Pain

Endometriosis formed by proliferation (growth) endometrium is called “implants.” These increase in volume, bleed and are removed during each menstrual cycle, as a “false” endometrium. This can cause pain and may cause a woman to get pregnant very difficult.
In some cases, around these implants scar tissue forms.

Some women with endometriosis have no symptoms. Other women with endometriosis have symptoms from mild to severe.

Symptoms of endometriosis are often most severe just before and during menstrual cycle and become blurred in the late menstrual period. However, for some women, pain is continuous and does not improve during the menstrual cycle.

Symptoms are pain, which may be:

– Pelvic pain

– Severe cramping during menstruation

– Back pains a day or two days before the menstrual period (or later), becoming lighter during menstrual period

– Pain during intercourse

– Rectal pain

– Infertility, which may be the only sign present in endometriosis. Between 20% -40% of women who are infertile have endometriosis

– Abnormal bleeding. These may include:

– Blood in urine or stool

– premenstrual spotting

– Vaginal bleeding after intercourse

– Other conditions such as painful periods, adenomyosis or proliferation (growth) in non-cancerous uterus called uterine fibroids can cause symptoms that are similar to endometriosis.

Usually, endometriosis is a disease of long duration, permanent (chronic). Some women have no symptoms or other problems. Other women with endometriosis develop mild symptoms, severe and some may become infertile. Therefore there is no way to specify what kind of endometriosis may worsen or improve.

 

Proliferation (growth), endometrial (implants) can develop in the ovaries or fallopian tubes, outside surface of the uterus, the intestines or other abdominal organs. Rarely endometriosis can affect other organs or body structures. Such proliferation have evolution similar to the lining. This explains why the pain of endometriosis begins with a slight discomfort a few days before the menstrual period and usually diminish by the end of the menstrual period. However, if endometrial proliferation develops in a sensitive area, it can cause further pain or pain during certain activities, for example during sexual intercourse.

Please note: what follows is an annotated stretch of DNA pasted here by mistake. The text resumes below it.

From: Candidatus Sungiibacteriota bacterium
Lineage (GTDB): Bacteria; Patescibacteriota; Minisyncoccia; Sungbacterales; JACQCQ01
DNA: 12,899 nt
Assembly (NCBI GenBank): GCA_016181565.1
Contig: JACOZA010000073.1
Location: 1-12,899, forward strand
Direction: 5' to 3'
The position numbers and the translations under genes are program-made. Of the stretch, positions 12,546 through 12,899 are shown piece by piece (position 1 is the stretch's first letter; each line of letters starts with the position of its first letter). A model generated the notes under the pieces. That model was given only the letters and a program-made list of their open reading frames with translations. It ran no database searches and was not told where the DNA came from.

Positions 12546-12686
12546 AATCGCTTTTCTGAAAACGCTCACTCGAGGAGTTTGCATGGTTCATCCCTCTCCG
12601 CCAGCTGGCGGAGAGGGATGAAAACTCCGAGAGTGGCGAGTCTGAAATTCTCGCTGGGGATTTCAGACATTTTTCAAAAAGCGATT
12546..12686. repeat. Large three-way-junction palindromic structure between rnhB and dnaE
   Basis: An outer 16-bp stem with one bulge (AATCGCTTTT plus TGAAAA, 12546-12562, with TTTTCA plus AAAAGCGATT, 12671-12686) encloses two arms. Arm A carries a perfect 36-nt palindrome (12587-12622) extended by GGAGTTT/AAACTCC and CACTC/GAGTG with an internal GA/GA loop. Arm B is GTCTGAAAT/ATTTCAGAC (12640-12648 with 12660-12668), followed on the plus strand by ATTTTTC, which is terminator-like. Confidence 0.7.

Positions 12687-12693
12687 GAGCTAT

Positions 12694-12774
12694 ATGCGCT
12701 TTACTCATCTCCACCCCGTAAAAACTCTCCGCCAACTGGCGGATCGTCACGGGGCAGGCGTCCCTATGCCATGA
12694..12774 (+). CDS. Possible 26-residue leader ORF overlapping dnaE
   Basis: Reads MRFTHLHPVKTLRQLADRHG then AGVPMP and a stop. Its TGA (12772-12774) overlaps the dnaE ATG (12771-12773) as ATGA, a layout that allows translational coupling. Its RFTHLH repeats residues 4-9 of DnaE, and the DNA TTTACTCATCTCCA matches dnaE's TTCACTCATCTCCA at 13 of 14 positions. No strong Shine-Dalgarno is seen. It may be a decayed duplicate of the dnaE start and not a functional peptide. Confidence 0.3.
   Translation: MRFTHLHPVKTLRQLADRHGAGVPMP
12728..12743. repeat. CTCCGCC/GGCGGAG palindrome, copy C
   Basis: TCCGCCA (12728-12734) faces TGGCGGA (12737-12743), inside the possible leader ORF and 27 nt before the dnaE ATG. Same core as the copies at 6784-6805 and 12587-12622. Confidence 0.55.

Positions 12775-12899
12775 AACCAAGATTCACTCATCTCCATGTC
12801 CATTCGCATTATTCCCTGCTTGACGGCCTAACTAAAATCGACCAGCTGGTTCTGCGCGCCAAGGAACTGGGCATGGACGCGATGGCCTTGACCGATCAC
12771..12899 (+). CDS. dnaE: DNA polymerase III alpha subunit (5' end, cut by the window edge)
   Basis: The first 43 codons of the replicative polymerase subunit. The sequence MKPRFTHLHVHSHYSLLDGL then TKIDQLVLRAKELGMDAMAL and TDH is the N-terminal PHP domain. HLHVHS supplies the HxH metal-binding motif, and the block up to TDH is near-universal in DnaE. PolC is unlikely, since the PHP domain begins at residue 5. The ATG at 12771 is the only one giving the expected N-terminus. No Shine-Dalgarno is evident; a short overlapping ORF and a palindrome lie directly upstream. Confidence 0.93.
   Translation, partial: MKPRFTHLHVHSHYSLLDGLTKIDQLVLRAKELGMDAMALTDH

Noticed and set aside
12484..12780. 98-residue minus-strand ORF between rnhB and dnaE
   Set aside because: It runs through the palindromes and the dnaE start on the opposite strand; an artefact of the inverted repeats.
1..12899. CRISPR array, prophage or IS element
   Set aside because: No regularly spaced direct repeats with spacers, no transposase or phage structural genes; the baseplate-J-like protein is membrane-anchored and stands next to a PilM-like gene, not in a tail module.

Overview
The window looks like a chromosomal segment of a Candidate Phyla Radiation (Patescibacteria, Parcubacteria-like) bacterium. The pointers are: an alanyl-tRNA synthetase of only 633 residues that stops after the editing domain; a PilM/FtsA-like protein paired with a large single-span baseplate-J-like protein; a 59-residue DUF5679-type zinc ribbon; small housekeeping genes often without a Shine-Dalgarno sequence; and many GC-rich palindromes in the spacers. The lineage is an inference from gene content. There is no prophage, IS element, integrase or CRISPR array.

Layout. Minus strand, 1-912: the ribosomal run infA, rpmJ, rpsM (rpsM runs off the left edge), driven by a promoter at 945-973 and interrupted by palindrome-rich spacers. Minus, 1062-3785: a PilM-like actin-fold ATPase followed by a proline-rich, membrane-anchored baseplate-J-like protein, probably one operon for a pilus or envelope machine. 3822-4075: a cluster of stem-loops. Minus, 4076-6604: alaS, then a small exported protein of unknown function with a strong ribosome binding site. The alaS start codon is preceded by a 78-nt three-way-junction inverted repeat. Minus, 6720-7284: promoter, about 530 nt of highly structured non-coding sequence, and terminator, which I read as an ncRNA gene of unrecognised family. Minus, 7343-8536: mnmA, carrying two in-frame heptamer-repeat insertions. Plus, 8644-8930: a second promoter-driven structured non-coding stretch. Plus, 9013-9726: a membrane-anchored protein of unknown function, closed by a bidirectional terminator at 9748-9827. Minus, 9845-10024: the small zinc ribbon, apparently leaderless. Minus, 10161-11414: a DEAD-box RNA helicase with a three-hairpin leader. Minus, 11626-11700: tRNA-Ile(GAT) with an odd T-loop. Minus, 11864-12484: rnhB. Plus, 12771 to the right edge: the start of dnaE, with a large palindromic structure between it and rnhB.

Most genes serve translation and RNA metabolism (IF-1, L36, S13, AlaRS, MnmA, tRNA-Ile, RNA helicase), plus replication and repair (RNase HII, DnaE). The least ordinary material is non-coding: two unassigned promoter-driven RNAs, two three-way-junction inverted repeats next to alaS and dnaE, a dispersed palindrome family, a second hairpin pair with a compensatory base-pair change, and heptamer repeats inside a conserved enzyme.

Symptoms of endometriosis are often reduced during pregnancy and usually disappear after menopause. In these periods the level of estrogen is low, causing a slowing or stoppage of endometrial proliferation. In most women symptoms of endometriosis require hormone therapy to reduce levels of estrogen.

Ovarian cancer risk is increased in women with endometriosis. This type of ovarian cancer is most common in women older than 60 years.

Birth control pills taken five or more years reduced the risk of ovarian cancer.

Risk factors incriminated in the development of endometriosis are:

– Family history (endometriosis in the family) or the mother or mother’s sister (first-degree relatives) who have severe endometriosis .. This risk is directly inherited from mother

– Menstrual cycle shorter than 28 days

– Duration of menses more than 7 days

– Occurrence of menarche (first menstrual period) before the age of 12

– Abnormal structure of the uterus, cervix or vagina (congenital anomaly) which obstructs menstrual flow.

If during the menstrual period women experience mild pain without other symptoms or problems, it can expect a heavy menstrual flow.

For some women, endometriosis have no symptoms, but in many cases, it is very painful. Strong dysmenorrhea begins a few days before menstruation and ends a few days after; this is one of the symptoms. It also might be a deep and sharp pain during intercourse, painful ovulation, urine or stool, very heavy menstrual bleeding.

Certain levels of pain or cramps are normal during menstruation, but women with endometriosis feel pain which is much stronger than normal. Therefore, often the disease is confused with pelvic inflammatory disease, with an ovarian cyst or irritable bowel syndrome. Careful investigation is needed to make an accurate diagnosis.

You cannot do anything to prevent disease, but you can go to the doctor as soon as you suspect something is wrong. Left untreated, endometriosis can adversely affect quality of life. Pain may occur in professional and personal life can cause depression, irritability and anger.

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